Exploring the experiences and psychosocial stresses of Taiwanese patients with pulmonary hypertension: a qualitative interview study

Abstract

About half of all patients with pulmonary hypertension (PH) experience psychological and emotional disturbances that affect their quality of life (QOL). There is a lack of studies exploring how psychiatric professionals can provide specific and effective mental health treatment to patients with PH. This study aimed to explore and understand the treatment experiences of patients with PH in Taiwan. We employed an exploratory qualitative design involving interviews with 17 patients with PH who were treated at Kaohsiung Veterans General Hospital in Taiwan. Participants were interviewed by a psychiatrist; the interviews were audiotaped and transcribed for thematic analysis by two researchers. We corroborate earlier findings showing that patients who have the rare disease PH often experience psychological or emotional disturbances throughout the treatment process. This study explored a model for psychiatric intervention based on patients’ experience of having PH. We find that assessing and strengthening links to external resources can enhance patients’ long-term coping abilities, and thereby help reduce their psychological and emotional disturbances and improve their QOL.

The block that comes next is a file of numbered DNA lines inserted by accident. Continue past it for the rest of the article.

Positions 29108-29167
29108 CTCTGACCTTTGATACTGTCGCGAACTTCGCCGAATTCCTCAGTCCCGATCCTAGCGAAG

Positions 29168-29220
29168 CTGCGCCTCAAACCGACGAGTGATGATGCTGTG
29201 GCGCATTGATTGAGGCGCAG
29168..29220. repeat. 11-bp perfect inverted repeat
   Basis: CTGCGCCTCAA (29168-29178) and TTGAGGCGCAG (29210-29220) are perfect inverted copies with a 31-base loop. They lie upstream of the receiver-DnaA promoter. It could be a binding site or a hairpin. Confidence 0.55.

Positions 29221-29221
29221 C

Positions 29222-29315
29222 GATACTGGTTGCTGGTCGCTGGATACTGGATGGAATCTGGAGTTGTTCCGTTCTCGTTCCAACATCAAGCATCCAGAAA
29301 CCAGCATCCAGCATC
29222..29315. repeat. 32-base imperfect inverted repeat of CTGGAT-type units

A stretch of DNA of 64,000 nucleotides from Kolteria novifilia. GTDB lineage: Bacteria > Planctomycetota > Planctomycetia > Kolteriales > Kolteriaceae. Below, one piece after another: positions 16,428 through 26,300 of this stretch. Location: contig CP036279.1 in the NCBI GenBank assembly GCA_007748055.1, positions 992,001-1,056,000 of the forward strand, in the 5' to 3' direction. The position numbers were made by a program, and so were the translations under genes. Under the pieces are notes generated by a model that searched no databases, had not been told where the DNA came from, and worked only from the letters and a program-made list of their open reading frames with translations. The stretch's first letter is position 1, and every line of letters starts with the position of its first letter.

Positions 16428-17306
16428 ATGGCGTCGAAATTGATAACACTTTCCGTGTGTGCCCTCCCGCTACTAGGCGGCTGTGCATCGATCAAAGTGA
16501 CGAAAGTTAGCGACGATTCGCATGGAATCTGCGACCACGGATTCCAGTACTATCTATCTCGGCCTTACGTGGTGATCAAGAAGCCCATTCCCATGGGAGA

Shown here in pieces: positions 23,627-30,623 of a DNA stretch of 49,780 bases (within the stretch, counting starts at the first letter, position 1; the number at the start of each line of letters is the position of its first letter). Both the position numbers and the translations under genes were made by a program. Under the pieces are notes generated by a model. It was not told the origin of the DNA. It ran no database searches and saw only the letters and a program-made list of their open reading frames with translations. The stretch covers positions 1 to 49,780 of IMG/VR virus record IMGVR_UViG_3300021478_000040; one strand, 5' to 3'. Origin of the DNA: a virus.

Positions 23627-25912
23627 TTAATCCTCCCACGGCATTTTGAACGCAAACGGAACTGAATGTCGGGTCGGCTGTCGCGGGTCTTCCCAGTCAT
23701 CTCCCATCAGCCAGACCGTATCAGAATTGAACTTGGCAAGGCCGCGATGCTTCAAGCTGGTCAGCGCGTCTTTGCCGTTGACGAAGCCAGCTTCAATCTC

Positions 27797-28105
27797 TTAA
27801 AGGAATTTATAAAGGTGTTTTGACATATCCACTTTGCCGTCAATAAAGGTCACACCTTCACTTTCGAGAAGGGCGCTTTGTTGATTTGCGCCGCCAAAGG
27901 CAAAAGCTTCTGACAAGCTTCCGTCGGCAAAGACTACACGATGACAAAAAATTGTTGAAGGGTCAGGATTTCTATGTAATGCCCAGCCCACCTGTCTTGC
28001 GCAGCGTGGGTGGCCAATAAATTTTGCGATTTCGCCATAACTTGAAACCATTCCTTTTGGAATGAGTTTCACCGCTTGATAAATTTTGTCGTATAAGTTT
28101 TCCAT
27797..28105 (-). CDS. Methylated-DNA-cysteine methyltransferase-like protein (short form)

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Topics

Functional Ability/ Impairment/ Quality of Life/ Physical Activity/ Exercise
Health Education/ Disease Prevention/ Patient Education
Pulmonary Hypertension

Authors

Yung-Chih Chiang, Li-Yu Hu, Jeremy Couper, Chin-Chang Cheng, Ling-Hsiang Wang, Wei-Chun Huang, Ti Lu

Published in:

Pulmonary Circulation Vol 8: No 3 cover image

September 2018

Pulmonary Circulation Vol 8: No 3

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